Even before Cadillac was purchased by General Motors to become the company’s top-shelf marque, the name symbolized superiority. For almost 100 years, the Cadillac brand has been used as a synonym for high status and quality for just about anything that is considered the best of its kind—such as “the Cadillac of vacuum cleaners.”
Not surprisingly, Cadillacs have been popular raw material for some of the greatest custom cars. Every iconic customizer, from Harry Westergard to Chip Foose, has taken their turn at building them. One of our recent favorites was the 1949 Sedanette built by Chris Carlson Hot Rods (CCHR) in Mulvane, Kansas. As it turns out, that custom was inspired, at least partially, by a stunning 1947 Cadillac that was nearing completion at CCHR. This is the story of that 1947 Cadillac.
Buddy Jordan from Spring Branch, Texas, is the owner of this car. You may remember that last year his 1933 Ford roadster won the Ridler Award (the Cadillac of car show awards). Buddy told us that he has always loved the mile-long rooflines on Chevy Fleetlines and Cadillac Sedanettes. He had purchased a 1953 Cadillac from Frank DeRosa Sr. (another well-known customizer with an eye for Cadillacs) who persuaded him to buy the partially completed 1947. “After two or three months, I bought it. Frank had chopped the car and done some other work to it, but the project had kind of stalled out.”
Once the Sedanette had changed hands, it was shipped north to Mulvane, where Carlson and his builders continued the transformation. The 3-inch top chop performed by DeRosa enhanced the long, low Deco look that everyone loves. The chop required new glass, provided by Bair’s Glass Company in Winfield, Kansas. The rear window was replaced with flush-mounted 1949 Caddy glass. The modified fender trim was left intact, but the rest of the body ornamentation, plus handles and locks, was shaved. The rear fenders were molded into the body and flared at the bottom; the flare continues into the reshaped rockers. The stock grille was mildly reshaped, and front and rear bumpers were pulled in and flush mounted. The headlights were frenched; the frenched taillights are the distinctive bullets from a 1959. Take a close look at the pancaked hood. The CCHR fabricators filled the seams to mold the hood into the fenders and recut the steel to create a smaller, sports car-style hood.
Eventually, when the Sedanette was ready for paint, Carlson used Martin Senour paint to custom mix the color Buddy wanted. The finish can look black in certain settings, but when the light hits it, the black cherry candy reveals itself. The extraordinary paint is complemented by the flawless chrome done at Sherm’s Custom Plating.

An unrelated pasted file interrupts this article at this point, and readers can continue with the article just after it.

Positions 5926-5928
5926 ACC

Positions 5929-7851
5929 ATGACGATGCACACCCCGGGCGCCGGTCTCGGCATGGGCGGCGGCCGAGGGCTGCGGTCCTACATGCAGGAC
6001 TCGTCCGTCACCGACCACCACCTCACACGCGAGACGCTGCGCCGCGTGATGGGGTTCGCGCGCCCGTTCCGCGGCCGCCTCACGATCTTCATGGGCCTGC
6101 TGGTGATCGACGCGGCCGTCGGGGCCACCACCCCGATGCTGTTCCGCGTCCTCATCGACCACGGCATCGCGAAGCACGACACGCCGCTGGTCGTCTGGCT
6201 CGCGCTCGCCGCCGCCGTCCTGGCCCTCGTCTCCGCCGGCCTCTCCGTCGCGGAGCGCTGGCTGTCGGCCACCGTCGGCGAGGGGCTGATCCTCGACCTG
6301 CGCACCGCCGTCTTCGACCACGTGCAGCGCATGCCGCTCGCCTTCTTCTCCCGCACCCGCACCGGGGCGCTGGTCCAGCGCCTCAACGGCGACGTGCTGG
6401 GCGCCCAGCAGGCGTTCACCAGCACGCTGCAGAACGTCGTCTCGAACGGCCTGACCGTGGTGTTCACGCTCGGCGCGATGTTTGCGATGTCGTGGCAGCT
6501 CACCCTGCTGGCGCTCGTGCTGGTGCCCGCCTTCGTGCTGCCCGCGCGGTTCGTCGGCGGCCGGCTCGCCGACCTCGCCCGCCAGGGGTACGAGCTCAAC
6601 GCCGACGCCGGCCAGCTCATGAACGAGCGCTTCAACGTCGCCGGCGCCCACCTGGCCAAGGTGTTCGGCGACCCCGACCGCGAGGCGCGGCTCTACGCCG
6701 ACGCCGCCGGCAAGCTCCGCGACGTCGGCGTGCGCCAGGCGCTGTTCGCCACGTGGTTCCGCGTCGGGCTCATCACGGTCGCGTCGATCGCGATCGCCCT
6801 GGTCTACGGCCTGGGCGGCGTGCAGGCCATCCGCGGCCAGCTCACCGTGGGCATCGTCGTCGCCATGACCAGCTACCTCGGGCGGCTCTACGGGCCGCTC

Long, low lines are most effective when matched with a street-scrubbing stance. CCHR used the Cadillac’s factory ‘rails as the starting point for the chassis, boxing them for strength. RideTech air suspension at all four points help drop the car to the pavement. Total Cost Involved provided the Mustang II-style independent front suspension, including 2-inch dropped spindles. The rearend setup features a TCI four-link suspending a Currie 9-inch rear with 3.73:1 gears and a Truetrac differential. Wilwood discs, master cylinder, and pedal assembly ensure dependable stopping power.
In the rolling stock department, it doesn’t get more authentic than whitewall piecrust rubber on Cadillac wheels. Buddy’s 1947 rolls on 15×7 1955 Cadillac Eldorado wheels rebuilt at CCHR and chromed. The period tires are 7.50-15 BFGoodrich Silvertown bis-plies from Coker Tire.
The Cadillac identity continues under the hood in the form of a 1976 500ci engine, but not the way you may remember them. Not only has this version of the engine been extensively plated and polished, it’s extensively modified. Carlson and the CCHR builders created a custom cross-ram manifold and side-draft stacks to feed the FAST electronically injected engine, fired by an MSD ignition. Custom headers pull the gases to a custom stainless exhaust system with MagnaFlow mufflers. The Be Cool radiator is paired with a Spal fan. An Edelbrock water pump is driven by a March Performance pulley system. The 700-R4 was built by Chance Transmissions in Wichita.
For interior attention, the car went to Hemet, California, where Wanda’s Auto Upholstery finished the inside. Jordan told us that Wanda Wells said to trust him. He did, and the results are fantastic. Beautiful salmon and merlot two-tone leather covers late-model GTO seats, as well as the custom-built door panels. From the driver seat, Buddy can keep his eyes on the Dakota Digital gauges and his hands on the CON2R steering wheel mounted on an ididit tilt column. Controls for the Vintage Air system and the audio system are at his fingertips, mounted in the fabricated console just below the original speaker grille.
When the 67th annual Grand National Roadster Show came to the Pomona Fairplex, the 1947 Sedanette was ready. Buddy Jordan and Chris Carlson left the event with the First Place Award for the Cadillac’s class. Meanwhile, work was underway on Buddy’s 1933 Ford roadster that would earn the Ridler Award a year later. And as you are reading this, there is a 1941 Cadillac custom coming together at CCHR in Mulvane—another collaboration between Buddy and Carlson. We predict another award winner. How about you?